REVIEW: His Convenient Marchioness by Elizabeth Rolls
Dear Ms. Rolls,
Not long ago, I saw that Kelly (Instalove) had read and recommended your new Harlequin Historical, His Convenient Marchioness. I wasn’t familiar with your writing but Kelly mentioned that she enjoyed the book and that it had a fifty-year-old hero, and between those two factors, I decided to try a sample. When the sample ended, I liked what I had read enough to purchase the book.
Giles, Marquess of Hunterscombe is widowed, having tragically lost his wife and all three of his children to a smallpox outbreak eleven years ago. More recently, a year ago, his only remaining heir, Gerald, a young half-brother, died, and now Hunt’s sister, Lettie, insists that he must remarry and produce an heir for the title.
At fifty years of age, Hunt doesn’t want a young bride; he’s put off by the idea of a three-decade age difference. If he must beget an heir, he would rather marry a widow, though obviously she has to be in her childbearing years. A widow, he reasons, will not require as much of his attention, when, due to the heartbreak of his late wife and children’s losses, he has nothing left to give.
At Hatchard’s bookshop, Hunt encounters Emma, a thirty-two year old widow with two children, ten-year-old Harry and six-year-old Georgie. Hunt is impressed with the way Emma handles her son and daughter and it soon becomes evident that she is a lady, despite her somewhat shabby clothes. Once her children meet his dog, Fergus, who is waiting outside the shop, a tentative friendship between the two adults begins.
Emma scandalously married against her parents’ wishes, though her husband, Peter, was the younger son of a duke and her own father is an earl. She and her late husband loved each other very much, despite an enmity between their fathers, and while they became outcast from society for choosing one another, they did not regret their choice.
But now Peter is dead and Emma’s reputation is in tatters, so at first she assumes that Hunt’s intentions are dishonorable. He quickly corrects that misapprehension, but even after he approaches her with his proposal of a marriage of convenience, she feels that due to her damaged reputation, it would not be right to accept.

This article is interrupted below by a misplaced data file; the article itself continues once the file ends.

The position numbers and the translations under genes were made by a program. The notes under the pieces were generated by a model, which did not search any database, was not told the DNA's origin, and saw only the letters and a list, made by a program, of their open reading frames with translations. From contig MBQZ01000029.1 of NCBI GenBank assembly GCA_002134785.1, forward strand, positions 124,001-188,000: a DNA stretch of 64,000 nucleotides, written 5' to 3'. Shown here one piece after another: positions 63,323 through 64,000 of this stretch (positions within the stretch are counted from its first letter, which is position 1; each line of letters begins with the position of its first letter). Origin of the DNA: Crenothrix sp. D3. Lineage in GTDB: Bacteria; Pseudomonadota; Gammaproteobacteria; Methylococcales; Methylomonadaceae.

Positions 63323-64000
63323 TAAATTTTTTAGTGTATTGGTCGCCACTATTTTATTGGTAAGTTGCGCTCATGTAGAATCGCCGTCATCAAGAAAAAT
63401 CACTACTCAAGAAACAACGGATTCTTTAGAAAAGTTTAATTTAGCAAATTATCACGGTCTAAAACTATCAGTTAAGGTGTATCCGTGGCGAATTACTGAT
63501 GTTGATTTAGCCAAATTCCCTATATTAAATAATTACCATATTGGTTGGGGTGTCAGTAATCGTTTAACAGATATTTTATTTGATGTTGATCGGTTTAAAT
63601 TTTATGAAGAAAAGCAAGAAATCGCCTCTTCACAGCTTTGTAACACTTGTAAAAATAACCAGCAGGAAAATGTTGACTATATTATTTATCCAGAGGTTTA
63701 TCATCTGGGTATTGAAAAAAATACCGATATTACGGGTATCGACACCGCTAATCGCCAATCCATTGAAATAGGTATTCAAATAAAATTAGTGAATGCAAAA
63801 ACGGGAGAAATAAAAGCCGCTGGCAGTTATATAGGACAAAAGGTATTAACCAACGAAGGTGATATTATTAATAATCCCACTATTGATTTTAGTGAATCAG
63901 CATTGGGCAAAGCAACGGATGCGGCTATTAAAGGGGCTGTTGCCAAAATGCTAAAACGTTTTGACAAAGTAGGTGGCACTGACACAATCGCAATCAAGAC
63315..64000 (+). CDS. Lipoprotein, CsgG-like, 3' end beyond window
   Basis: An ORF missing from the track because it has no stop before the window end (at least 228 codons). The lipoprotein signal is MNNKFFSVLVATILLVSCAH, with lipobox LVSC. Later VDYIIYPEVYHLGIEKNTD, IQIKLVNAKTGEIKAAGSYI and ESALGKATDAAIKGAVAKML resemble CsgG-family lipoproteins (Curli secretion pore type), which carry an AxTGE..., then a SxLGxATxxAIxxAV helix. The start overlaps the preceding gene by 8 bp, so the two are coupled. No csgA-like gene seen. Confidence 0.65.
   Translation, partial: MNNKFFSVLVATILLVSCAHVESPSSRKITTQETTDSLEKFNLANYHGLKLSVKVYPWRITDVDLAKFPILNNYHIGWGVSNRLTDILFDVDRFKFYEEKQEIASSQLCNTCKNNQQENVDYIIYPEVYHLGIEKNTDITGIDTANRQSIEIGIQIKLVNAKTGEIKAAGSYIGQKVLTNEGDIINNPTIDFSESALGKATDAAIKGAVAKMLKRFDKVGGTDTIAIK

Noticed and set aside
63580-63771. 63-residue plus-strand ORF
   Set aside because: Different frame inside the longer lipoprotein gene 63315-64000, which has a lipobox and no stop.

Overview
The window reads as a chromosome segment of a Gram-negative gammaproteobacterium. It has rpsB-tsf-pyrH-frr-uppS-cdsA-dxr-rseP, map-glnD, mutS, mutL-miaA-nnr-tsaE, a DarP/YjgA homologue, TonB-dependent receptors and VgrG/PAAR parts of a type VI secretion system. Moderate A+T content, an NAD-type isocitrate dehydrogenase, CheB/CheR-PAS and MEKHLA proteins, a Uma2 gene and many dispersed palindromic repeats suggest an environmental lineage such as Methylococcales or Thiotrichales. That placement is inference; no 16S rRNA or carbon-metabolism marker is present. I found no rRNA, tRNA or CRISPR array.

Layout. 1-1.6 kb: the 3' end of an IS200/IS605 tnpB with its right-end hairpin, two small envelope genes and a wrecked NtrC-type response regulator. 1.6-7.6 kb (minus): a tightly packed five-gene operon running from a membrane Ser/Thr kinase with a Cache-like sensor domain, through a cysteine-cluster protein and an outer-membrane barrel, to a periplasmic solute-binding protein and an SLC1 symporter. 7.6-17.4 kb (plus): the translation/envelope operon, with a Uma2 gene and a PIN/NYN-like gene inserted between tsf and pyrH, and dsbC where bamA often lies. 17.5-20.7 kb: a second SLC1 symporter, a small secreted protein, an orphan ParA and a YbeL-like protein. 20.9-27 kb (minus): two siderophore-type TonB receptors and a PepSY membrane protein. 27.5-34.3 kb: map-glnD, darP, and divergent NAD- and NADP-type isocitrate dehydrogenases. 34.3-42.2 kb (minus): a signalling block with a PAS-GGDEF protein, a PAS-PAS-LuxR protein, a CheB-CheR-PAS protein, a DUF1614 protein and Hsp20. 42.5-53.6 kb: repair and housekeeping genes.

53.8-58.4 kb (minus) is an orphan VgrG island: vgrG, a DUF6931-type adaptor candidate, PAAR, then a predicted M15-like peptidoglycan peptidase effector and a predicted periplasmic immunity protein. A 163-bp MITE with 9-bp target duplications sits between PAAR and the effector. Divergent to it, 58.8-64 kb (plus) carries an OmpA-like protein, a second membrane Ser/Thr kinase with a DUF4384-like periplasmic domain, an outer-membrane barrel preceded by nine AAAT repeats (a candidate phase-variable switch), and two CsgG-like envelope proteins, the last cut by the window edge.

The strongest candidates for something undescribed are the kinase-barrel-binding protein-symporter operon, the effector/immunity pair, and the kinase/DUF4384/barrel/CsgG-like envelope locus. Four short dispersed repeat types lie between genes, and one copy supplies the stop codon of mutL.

Things change quickly when Peter’s father threatens to take Emma’s children from her, and Hunt offers his help and support. Emma and Hunt are soon married, but there are many issues left for them to work out.
Can Hunt entrust his heart into Emma’s care, when it has not entirely healed from the losses he has suffered? Can Emma be the kind of undemanding wife Hunt needs, even though she finds him immeasurably attractive, as well as kind? And who is the stalker who has been trailing Emma and her children? What is it he wants?
This was a book with appealing characters, and it reminded me a bit of Carla Kelly’s traditional regency, Mrs. Drew Plays Her Hand. Like the eponymous Mrs. Drew, Emma played the hand that was given her, and won more than she expected in Hunt’s presence in her life.
As much as I liked the idea of a fifty-year-old hero, I wished that Hunt had been less anxious about his age relative to Emma’s. His worries that he could come across as a randy old goat just made me visualize him as a couple decades above his age.
Still, Hunt had many attractive qualities, such as his attachment to his dog, Fergus, whom he allows to sleep on the bed, his quickness to step into a supportive, avuncular role with Harry and Georgie, and his kindness to Emma. Though he tries to guard his heart because he feels it is broken, Hunt can’t help but come to love her and her children.
Emma was equally honorable and gentle, conscious of all Hunt had done for her and for the kids. She tries to be the convenient wife he asks for, but can’t keep herself from loving Hunt and wanting his love in return. She is also a good mother to her children, without ever crossing into annoyingly perfect terrain.
I also loved that Harry and Georgie come across as imperfect children; polite and well brought up for the most part, but with moments of fears, confusion, and misbehavior. Fergus, the dog, is also appealing, as are some secondary characters who are clearly prequel and sequel protagonists.
The book is kept from being oversweet by the presence of Emma’s unpleasant relatives, Hunt’s snobbish sisters, and the villain who is stalking Emma and her children for unknown reasons.
Besides the overarching conflicts—Hunt’s desire for a businesslike marriage arrangement that won’t put his battered heart through any more pain, and the mystery of Emma’s stalker—there are a number of smaller conflicts that are resolved quickly, so the plot moves at a good clip, and perhaps even a bit fast. I got to where I was expecting each new conflict to dominate per couple-few chapters, when I would have preferred a less clockwork-like rhythm to the way new conflicts cropped up and got resolved.
In the last third of the novel, events moved into high gear and the resolution made for emotional reading, though I would have liked to linger on Emma and Hunt’s happiness without quite as much emphasis on another couple, whose book, I’m guessing, must be in the works.
His Convenient Marchioness was an enjoyable way to pass the time and a quick read with sympathetic, honorable characters. B.